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Overuse of ER imaging is a problem, but subspecialization is not the answer


Although what Dr. Eric Trefelner says in his "Perturbations" column ("ER practice may save us from neutering," March 2005, page 64) is correct, I think he is off the mark.

Although what Dr. Eric Trefelner says in his "Perturbations" column ("ER practice may save us from neutering," March 2005, page 64) is correct, I think he is off the mark.

At my primary hospital, similar to what Dr. Trefelner discusses, night emergency interpretation for specialty CT, MR, and ultrasound is supplied by rotating subspecialists. As I am sure is the case throughout the country, our private-practice group does not have subspecialty trained "emergency radiologists." He suggests this is suboptimal and is leading to "wide variability in care, increased errors, and additional studies/costs."

Our discrepancy rate-the rate by which final interpretations differ significantly from the preliminary interpretation-is about 1.3%. Even if specialty trained emergency radiologists have a lower error rate, I do not believe that eliminating such a small error rate would significantly improve care and reduce overall imaging costs in our emergency department. With our system of quick case review, most of the errors usually lead to a small delay in diagnosis but rarely lead to additional studies.

What Dr. Trefelner does not mention is the very low rate of positive studies for ER patients. (At our hospital, ER and private physicians order studies on patients in the emergency room.) A recent review of 1600 studies ordered from our emergency room between 5 p.m. and 8 a.m. over a 10-week period revealed pulmonary embolism in just 6.25% of pulmonary angiograms, acute findings in just 7.1% of cervical spine CTs, and acute findings in just 6.7% of pediatric emergency room head CTs. None of 27 patients who had combined chest, abdomen, and pelvis CT scans had acute surgical abnormalities. The conclusion is obvious: There is an extremely low percentage of acute findings on studies ordered from the ER. The problem is not on the interpretation side but on the ordering side.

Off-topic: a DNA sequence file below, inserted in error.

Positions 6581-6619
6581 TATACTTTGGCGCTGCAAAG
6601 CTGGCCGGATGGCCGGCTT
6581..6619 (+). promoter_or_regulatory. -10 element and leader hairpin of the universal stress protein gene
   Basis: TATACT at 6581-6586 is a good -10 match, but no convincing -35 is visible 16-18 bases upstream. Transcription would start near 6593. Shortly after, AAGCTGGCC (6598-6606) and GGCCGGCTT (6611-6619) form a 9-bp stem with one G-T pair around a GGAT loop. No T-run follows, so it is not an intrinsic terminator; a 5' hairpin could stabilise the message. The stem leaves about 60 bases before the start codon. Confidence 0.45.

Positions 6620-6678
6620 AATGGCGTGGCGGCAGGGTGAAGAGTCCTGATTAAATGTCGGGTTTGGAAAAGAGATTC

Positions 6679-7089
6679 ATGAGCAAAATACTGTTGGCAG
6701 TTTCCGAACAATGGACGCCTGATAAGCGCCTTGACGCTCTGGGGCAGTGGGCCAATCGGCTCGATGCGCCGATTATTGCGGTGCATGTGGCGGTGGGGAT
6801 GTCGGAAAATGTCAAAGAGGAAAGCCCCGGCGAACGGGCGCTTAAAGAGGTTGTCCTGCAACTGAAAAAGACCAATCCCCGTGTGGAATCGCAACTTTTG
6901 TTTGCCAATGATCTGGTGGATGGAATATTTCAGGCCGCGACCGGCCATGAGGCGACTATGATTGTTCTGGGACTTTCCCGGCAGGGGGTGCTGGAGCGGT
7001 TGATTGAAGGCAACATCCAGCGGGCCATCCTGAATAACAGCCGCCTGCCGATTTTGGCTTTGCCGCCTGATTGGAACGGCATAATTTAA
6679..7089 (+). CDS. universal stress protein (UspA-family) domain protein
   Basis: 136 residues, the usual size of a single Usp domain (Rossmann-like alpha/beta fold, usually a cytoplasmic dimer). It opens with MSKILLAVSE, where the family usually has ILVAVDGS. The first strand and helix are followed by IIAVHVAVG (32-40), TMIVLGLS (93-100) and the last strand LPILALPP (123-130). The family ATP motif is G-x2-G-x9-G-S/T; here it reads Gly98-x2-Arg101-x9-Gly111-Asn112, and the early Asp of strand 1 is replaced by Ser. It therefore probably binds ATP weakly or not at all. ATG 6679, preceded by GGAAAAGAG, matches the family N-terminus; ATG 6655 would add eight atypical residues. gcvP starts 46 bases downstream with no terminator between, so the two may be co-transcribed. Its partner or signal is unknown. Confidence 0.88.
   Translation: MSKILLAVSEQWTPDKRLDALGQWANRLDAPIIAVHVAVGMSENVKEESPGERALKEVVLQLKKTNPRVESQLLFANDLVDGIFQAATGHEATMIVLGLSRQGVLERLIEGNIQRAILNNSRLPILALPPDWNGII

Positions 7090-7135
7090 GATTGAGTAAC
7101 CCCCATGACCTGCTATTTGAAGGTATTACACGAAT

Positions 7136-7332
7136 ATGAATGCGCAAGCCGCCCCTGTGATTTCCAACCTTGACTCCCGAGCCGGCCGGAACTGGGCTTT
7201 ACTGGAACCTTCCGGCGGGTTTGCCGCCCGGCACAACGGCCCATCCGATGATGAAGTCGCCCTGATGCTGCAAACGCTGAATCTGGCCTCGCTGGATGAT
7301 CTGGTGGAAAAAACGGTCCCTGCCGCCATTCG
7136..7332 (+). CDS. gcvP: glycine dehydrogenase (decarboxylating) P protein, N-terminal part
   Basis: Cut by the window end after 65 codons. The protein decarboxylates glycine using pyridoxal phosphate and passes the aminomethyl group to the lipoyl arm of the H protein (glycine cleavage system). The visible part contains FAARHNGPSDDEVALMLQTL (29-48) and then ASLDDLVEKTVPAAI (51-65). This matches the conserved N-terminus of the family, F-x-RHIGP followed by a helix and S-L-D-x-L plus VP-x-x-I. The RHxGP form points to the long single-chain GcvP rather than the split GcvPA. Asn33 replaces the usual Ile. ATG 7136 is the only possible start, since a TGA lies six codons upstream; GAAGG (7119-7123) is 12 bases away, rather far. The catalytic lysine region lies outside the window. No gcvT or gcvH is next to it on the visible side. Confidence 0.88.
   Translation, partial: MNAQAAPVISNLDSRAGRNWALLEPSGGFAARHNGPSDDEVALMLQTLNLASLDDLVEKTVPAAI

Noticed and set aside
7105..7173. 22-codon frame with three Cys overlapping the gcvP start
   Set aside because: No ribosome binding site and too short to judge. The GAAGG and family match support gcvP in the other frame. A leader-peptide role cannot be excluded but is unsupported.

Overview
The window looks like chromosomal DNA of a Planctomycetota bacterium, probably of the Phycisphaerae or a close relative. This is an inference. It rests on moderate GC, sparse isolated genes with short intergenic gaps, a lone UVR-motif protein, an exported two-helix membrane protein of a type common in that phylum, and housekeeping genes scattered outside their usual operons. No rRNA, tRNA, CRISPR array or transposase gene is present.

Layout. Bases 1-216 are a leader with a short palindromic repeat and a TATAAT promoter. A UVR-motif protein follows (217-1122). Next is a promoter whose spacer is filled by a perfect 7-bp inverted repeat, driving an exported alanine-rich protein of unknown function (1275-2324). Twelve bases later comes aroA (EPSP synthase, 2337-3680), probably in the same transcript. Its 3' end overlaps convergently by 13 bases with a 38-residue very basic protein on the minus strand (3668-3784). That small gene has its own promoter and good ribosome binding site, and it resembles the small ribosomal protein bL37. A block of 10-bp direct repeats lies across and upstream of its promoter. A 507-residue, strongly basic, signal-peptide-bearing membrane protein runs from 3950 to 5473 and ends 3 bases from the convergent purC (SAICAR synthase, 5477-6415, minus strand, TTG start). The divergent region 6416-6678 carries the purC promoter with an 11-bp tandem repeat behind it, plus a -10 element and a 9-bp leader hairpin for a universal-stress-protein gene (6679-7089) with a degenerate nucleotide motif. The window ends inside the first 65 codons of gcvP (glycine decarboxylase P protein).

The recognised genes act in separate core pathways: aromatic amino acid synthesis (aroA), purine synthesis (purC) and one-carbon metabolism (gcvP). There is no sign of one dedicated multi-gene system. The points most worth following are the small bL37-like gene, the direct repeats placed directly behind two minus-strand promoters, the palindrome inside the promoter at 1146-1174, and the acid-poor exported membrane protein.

The literature is replete with similar examples of low positive rates on imaging studies. I have perused the Internet, including the Web sites of the American Society of Emergency Radiology and American College of Emergency Physicians, looking for suggested positive rates on imaging ordered by ER physicians and have found none.

It would be unacceptable for any radiologist in my group to recommend additional imaging that would be negative 90% of the time. Yet, after an initial ER evaluation, ER physicians are sending patients for radiological evaluation where 90% have no significant abnormality identified.

The reason for the high ordering of studies is most likely multifactorial. Dr. Trefelner talks about lack of subspecialization in radiology, when, in fact, a lack of expertise by ER physicians and nurse practitioners accounts for some of the overordering. The subject of liability always arises during discussions of utilization with our ER physicians. Staffing and limited time may also contribute to the ER's reliance on imaging. I do not think radiological interpretation plays a significant role.

I would like to see the ASER, ACER, or American College of Radiology develop imaging algorithms for emergency room patients. These could serve as acceptable guidelines and hence act as reasonable standard of care. These would protect the emergency physician from liability, protect patients from unnecessary imaging, and maximize resource utilization. I would also like to see guidelines for measuring the utilization of the more expensive and resource-hungry examinations. Guidelines that set targets for the number of studies with positive results could serve as goals for ER physicians.

-Joel M. Schwartz, M.D.,

New City, NY

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